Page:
The elite arm of the Buhari support base consists of an amalgam of interests. There are those who have lost out in previous contests for patronage and power. There are others who are naïve enough to look back at the populist autocracy of the military Buhari. Others are habitual Nigerian political scavengers who routinely monitor the weathervane of public opinion and sway whichever way the wind goes. The convenient marketing gimmick of this faction on the Buhari bandwagon is that he symbolizes a disciplinarian anti corruption leadership that will transform Nigeria for the better.
Taken together, these support factions of Mr. Buhari’s myth constitute his devotees. They share the traits of something of a religious followership, a veritable cult. In their recent political rhetoric, they have reduced their support for Buhari to some kind of political religion with the president as a deity. We now have a presidency that views the citizenry in terms of whether they are believers and devotees of Mr. Buhari or not. Some curious designation has consequently emerged. You are either a ‘Buharist’ or otherwise. If you are a Buharist, you are ever ready to justify and rationalize every act of this presidency.
If on the contrary you happen to hold critical views of government policies or advance divergent opinion from the dominant catechism in Aso Rock, you are quickly branded a non-Buharist. You could even be consigned to the opposition party or branded an apologist for corrupt interests. By a curious extension of this logic, every non-Buharist is an unpatriotic Nigerian since the president is now the embodiment of ultimate patriotism.
An unhealthy political dichotomy has been created among the elite. The political nation is divided between Buhari devotees and the rest of other Nigerians who are entitled to free and independent beliefs and views. In a constitutional democracy, every citizen is first and foremost a subscriber to a republican ethos with democratic rights and privileges. The trumped up dichotomy between Buhari devotees and the rest of our citizenry is fast becoming the reflex of a presidential establishment that has adopted divisiveness as a directive principle of state policy.
What this presidency and its proselytizing army of regime devotees seems to forget is that there is a nation outside the perimeters of the Buhari presidency. The stake of this mass is the survival of the nation as a free democratic space where the common good supersedes specific loyalties and partisan inanities. Among this vast majority of honest Nigerian citizens, the national interest is supreme. Incidentally, it is within this fold that we can still have informed conversations about the Nigerian project.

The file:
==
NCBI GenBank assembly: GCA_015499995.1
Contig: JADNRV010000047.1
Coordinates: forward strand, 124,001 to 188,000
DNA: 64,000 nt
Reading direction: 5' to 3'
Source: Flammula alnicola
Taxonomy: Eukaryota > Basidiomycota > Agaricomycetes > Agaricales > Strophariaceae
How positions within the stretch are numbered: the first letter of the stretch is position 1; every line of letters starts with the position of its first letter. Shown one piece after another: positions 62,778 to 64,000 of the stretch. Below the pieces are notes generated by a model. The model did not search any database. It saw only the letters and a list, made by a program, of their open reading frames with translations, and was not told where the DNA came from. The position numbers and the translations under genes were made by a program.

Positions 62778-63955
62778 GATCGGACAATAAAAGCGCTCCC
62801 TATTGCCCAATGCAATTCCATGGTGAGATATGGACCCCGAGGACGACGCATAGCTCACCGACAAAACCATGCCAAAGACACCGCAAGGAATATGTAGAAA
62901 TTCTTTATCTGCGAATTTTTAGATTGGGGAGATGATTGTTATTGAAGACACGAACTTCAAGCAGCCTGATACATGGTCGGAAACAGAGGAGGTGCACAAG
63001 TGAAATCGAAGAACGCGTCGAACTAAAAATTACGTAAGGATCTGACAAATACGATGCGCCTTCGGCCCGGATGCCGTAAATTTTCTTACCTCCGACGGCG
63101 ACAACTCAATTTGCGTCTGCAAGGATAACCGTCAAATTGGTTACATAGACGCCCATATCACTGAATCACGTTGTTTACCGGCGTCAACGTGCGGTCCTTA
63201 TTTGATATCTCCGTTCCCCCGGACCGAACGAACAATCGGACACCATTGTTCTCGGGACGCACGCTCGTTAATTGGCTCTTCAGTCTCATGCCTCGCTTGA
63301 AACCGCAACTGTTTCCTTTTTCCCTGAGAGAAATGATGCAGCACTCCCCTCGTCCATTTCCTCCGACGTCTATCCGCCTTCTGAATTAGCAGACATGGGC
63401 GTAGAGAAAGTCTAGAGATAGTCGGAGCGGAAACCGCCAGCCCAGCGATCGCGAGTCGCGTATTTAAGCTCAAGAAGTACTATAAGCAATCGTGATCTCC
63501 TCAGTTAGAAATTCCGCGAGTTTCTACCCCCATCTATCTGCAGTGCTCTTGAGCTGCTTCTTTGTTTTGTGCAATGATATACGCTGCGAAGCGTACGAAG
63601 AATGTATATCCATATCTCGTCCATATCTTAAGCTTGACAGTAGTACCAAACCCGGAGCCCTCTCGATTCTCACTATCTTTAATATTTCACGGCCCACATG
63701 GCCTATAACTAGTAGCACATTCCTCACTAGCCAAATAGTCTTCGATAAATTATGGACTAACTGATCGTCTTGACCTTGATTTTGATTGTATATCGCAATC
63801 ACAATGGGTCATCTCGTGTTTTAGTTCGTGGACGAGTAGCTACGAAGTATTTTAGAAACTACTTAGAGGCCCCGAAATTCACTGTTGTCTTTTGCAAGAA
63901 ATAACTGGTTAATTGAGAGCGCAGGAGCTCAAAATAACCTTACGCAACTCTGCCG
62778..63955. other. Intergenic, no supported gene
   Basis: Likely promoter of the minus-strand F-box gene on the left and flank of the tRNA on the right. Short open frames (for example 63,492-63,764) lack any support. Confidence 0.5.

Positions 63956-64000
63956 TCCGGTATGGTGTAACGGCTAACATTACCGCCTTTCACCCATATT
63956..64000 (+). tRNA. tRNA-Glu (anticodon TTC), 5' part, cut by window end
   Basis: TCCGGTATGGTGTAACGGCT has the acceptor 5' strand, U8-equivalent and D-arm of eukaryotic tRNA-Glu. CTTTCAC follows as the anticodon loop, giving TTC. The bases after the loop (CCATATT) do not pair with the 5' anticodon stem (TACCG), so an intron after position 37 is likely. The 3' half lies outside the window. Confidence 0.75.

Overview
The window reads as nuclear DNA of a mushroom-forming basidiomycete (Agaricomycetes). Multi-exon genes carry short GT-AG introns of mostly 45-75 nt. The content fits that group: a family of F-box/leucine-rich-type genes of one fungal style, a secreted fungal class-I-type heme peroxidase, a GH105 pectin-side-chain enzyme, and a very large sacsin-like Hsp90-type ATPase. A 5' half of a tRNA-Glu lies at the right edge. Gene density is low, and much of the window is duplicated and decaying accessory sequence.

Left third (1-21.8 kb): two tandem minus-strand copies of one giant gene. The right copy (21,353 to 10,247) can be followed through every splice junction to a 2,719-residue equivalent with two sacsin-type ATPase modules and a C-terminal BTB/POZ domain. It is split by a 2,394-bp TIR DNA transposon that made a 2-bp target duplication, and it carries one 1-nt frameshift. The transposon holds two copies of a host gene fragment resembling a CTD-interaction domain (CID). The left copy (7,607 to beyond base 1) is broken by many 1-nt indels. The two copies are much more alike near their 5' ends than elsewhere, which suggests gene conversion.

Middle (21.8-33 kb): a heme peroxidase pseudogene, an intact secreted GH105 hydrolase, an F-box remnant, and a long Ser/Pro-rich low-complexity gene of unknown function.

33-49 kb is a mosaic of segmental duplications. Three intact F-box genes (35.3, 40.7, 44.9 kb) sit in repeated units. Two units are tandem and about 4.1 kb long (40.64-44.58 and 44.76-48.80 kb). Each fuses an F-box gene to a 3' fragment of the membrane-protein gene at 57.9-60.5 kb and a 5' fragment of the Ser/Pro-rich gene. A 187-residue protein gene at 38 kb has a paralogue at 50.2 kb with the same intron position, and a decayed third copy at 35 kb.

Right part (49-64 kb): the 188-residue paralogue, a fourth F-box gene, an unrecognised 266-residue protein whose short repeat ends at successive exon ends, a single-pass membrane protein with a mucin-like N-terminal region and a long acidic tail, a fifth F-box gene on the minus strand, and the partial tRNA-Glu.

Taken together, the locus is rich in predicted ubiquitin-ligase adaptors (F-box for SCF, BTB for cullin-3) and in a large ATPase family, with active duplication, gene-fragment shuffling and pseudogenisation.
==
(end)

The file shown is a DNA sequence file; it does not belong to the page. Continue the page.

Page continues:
It is quite possible that the president himself subscribes to or even enjoys the mystification of him as some kind of political deity or constitutional monarch. At some point, his family and acolytes referred to him as a ‘king’ or ‘lion’ towards the end of his medical vacation in the United Kingdom. All manner of predatory animal images and metaphors were conjured up specifically by Mrs. Buhari and then Senator Shehu Sani and others to portray the absolutism of the president’s powers.
At the level of personal style, the less than fashionable president has allowed the trappings of imperial symbolism to be added on to the usual pomp and ceremony of presidential pageantry. At a recent ceremony to commission Nigeria’s new combat helicopters, the presidential motorcade was heralded by a skirling of Scottish bagpipes, complete with kilts, sporrans and polished buttons flourished by the band of the presidential guards display. The British media derisively celebrated this outlandish spectacle as a nostalgic throwback to the colonial good old days that ended nearly 70 years ago!
The cultivation of a conscious personality cult by leaders is not exactly new especially in Africa and parts of the Third world. But a personality cult is often the result of certain conscious efforts by the leader in question to etch his name into the public consciousness in order to perpetuate his legacy and prolong his brand survival.
In cases where serious personality cults have sprouted, they are usually founded on the convictions, vision and thoughts of the leader himself. It would be patently unfair to hold Mr. Buhari responsible for any serious line of thought or convictions about Nigeria. The gentleman has not claimed to be a philosopher king or an intellectual leader. He has not laid claims to any degree of enlightenment either in his policy articulation, choice of functionaries or relationship to power itself. If he harbors any, he has not yet articulated it in any coordinated and recognizable way. He has remained a routine, run of the mill civil service president, running a presidency of ordinary things in ordinary ways. He has relied mostly on the civil service deep state and the guidance of a faceless cabal of conservative neo-feudalist hangers on to propel the affairs of state.